Karate lessons give needed confidence
Classes help to bring self-discipline and behavioral changes to all students
Malika A. Wright | 8/14/2013, 12:46 p.m.
More than 30 youth, ages four years old and up, attentively listened and responded as their sensei gave orders on last Monday night at their karate class at Athalie Range Park. Dressed in a black karate uniform, known to them as a “gi,” all of the students warmed up cohesively. The group was positioned by levels: the more experienced students, who wore blue and yellow belts, stood in the front and the beginning students, who wore white belts, stood in the back.
Later, the youth practiced kicks, blocks, and other methods of self defense. The Karate lessons held on Mondays and Wednesdays led by the Liberty City-native Sensei Clayton Powell, 53, not only help the youth with physical fitness and self defense, it also helps them become more responsible, self-disciplined, obedient and confident, according to their parents and senseis.
“It’s not just to come in and kick and fight and punch,” Sensei Brenda Powell, said. “They are our future and it is important to have somebody to guide and lead them.”
According to Sensei Brenda, the number one reason parents sign the youth up for lessons is for discipline. She said their behavior becomes better and although some take longer than others, they all change.
Sensei Clayton said the children change when they see someone who stays on them about their behavior. He said some of the boys misbehave because they are coming from a single-parent household and they no longer respond to their mother’s discipline. Along with discipline, he added that love is the key to having children behave well. He shows love to students by talking to them about their problems before class, calling some of them occasionally to see how they are doing and even taking some to the movies.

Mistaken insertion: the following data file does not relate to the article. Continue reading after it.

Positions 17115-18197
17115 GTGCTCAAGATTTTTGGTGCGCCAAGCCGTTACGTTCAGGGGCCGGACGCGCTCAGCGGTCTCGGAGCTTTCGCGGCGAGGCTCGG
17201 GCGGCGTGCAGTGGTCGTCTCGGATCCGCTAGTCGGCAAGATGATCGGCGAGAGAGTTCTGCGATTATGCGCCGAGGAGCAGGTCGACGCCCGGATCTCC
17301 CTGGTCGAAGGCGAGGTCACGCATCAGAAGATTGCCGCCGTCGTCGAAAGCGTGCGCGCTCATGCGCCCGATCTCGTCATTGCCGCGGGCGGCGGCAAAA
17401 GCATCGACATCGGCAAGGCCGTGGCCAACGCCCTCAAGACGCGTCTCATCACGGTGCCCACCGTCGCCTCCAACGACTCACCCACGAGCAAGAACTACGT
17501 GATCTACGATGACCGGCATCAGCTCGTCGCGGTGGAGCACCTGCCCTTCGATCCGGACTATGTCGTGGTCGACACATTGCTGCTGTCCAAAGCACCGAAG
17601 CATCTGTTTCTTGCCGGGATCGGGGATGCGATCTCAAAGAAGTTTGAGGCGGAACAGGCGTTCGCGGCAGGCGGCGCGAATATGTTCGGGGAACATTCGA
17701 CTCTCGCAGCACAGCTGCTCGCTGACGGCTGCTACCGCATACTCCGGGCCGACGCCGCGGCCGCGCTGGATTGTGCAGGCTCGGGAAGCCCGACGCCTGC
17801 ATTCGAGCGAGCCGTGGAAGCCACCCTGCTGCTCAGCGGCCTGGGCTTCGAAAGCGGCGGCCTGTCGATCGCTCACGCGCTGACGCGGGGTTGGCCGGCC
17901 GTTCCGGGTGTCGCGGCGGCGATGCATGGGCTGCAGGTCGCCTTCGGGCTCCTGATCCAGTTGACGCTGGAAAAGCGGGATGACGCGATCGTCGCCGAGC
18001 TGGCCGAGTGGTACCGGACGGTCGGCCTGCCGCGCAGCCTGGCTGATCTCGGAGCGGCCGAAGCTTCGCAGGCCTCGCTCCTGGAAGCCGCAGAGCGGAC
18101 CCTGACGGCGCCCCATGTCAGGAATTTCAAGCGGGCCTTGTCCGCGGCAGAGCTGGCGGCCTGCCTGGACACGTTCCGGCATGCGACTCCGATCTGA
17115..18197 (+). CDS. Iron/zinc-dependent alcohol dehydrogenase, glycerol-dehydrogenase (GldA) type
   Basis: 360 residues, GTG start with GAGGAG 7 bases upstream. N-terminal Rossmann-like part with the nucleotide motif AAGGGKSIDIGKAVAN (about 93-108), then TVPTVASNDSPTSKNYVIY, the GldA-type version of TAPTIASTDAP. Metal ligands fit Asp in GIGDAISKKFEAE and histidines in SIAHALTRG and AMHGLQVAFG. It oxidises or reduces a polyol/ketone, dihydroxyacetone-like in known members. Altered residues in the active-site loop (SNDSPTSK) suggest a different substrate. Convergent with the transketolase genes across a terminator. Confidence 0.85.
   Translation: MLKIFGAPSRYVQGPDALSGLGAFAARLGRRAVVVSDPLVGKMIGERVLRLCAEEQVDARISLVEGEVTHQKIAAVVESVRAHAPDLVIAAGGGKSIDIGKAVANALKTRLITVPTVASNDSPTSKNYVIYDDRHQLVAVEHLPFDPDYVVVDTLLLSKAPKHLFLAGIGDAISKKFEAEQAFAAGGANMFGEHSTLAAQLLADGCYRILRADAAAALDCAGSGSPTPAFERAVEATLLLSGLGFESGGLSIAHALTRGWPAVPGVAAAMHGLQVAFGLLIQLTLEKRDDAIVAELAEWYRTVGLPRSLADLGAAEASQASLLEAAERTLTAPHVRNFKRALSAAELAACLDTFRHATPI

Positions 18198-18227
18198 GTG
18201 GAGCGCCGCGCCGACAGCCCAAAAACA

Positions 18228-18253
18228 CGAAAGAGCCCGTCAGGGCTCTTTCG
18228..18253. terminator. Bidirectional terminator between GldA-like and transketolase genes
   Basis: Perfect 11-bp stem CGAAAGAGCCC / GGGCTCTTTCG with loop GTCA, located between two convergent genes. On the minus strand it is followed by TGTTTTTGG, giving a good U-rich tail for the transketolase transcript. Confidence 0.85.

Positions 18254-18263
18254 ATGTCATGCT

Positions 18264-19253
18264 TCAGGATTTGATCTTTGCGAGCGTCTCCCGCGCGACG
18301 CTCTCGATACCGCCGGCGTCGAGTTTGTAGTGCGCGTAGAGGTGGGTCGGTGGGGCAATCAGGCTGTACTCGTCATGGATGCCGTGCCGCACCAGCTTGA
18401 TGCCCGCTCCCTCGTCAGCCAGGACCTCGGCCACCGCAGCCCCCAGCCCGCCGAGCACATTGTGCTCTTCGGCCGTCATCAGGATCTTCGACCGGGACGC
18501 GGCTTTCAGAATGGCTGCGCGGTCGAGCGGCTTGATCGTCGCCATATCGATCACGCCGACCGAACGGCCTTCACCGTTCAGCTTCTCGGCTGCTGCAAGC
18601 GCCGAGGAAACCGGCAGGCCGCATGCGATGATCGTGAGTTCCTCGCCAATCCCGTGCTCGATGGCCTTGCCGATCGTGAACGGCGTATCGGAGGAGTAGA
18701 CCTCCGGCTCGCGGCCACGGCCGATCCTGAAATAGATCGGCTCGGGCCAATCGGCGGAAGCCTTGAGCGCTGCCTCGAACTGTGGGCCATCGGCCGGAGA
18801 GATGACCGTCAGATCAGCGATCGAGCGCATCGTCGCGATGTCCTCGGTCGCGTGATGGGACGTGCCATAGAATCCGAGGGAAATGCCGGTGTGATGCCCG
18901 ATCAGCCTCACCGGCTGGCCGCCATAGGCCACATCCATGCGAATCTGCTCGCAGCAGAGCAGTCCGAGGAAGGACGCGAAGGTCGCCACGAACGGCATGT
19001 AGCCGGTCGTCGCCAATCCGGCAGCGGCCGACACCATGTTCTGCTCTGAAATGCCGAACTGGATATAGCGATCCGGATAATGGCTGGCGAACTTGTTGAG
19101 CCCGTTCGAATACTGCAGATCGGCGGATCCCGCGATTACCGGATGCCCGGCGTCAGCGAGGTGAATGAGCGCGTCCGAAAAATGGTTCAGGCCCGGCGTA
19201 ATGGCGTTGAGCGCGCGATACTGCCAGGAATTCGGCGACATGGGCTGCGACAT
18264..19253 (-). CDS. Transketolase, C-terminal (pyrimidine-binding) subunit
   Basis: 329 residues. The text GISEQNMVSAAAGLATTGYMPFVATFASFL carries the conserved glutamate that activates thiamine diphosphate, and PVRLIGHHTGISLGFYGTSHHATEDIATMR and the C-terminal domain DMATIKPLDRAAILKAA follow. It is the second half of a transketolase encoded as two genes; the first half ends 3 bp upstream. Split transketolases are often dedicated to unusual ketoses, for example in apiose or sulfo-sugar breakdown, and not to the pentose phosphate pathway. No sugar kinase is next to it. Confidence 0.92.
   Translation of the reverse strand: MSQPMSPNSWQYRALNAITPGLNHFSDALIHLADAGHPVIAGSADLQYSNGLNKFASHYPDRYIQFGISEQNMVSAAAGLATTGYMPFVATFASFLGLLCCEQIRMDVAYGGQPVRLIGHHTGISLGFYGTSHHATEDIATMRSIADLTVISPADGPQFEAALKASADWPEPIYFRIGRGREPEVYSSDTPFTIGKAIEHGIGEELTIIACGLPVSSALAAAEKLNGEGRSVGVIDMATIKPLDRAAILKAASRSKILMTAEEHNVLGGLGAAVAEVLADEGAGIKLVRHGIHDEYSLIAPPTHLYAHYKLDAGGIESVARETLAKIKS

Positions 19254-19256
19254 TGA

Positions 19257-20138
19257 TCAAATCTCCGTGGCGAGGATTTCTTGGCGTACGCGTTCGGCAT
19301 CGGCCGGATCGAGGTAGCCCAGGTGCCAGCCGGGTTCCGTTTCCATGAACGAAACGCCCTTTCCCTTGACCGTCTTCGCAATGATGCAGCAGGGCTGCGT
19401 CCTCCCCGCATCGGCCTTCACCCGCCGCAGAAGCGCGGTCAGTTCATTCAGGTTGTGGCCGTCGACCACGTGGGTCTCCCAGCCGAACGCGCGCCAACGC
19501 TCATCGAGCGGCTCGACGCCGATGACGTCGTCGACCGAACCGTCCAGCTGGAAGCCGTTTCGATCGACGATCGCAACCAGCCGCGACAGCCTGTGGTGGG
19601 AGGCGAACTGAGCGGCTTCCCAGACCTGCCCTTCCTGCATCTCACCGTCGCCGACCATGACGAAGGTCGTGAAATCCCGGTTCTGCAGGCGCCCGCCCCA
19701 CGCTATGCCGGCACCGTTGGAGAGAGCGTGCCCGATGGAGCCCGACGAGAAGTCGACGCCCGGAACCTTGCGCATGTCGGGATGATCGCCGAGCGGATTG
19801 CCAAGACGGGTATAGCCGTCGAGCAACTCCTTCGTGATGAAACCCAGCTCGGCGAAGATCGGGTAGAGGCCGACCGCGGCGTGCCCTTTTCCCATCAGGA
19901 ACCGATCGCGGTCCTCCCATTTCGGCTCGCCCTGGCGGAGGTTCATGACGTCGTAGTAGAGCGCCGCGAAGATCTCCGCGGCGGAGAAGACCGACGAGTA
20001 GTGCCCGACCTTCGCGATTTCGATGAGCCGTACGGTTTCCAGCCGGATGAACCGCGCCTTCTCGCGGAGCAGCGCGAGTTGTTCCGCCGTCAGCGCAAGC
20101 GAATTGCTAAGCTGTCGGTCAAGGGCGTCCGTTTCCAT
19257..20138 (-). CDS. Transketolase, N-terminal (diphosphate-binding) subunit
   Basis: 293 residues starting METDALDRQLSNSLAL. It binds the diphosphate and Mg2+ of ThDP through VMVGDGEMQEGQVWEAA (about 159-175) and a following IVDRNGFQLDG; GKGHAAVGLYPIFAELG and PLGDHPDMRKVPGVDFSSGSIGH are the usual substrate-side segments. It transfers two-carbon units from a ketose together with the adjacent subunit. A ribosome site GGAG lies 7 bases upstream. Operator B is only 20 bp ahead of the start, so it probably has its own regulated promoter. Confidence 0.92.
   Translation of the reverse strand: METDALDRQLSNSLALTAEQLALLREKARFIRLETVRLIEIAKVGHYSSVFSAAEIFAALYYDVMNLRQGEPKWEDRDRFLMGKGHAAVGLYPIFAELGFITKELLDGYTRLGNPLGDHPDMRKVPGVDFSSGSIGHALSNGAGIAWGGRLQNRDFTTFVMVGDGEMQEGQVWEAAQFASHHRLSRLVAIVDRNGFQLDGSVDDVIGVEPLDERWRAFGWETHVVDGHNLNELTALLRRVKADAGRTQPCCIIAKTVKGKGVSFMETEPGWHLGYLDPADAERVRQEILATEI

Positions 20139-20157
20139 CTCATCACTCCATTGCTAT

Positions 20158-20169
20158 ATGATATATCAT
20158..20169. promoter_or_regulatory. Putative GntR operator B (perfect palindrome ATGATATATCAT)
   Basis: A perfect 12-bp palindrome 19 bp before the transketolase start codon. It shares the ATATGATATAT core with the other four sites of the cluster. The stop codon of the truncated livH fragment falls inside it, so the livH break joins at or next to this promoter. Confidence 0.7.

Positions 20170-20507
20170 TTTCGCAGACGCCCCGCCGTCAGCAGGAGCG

“They start behaving better when they see somebody showing love...” Clayton said. “Once they get that love they will change for that person. Kids simply want someone to love them. You got to know when to be hard on a kid and when to be soft. You can’t be soft, soft, soft. It ain’t gon’ work.”
While discussing changes in the youth’s behavior, Darren Lingo, a parent, recalled the time his son got in trouble in school. It wasn’t a punishment at home that changed his behavior, but rather the punishment of 100 push-ups from Sensei Clayton.
“He didn’t get in trouble no more,” Lingo said, about his son. Both Lingo and his wife, Hermana, who two children have been a part of the class for about four months, said they like everything about the program.
They also like that the year-round program makes up for the physical education that has been removed from their children’s schools.
Robin Gore, a mother who signed up her two children and nephew about six months ago, says when her children misbehaves she warns them of calling Sensei Clayton.
“Their behavior has changed,” she said. “He’s instilling in them the importance of being disciplined and that helps me out, especially with school.”
Ericka Mackall, whose daughters have been taking lessons for years and are blue belts, said Sensei Clayton is a father figure to some of the children.
She said having the girls learn from him is like a backup to what she is already doing, adding that them being blue belts, the highest level, has increased their leadership skills.
“Sometimes if you give them a little confidence, it goes a long way.”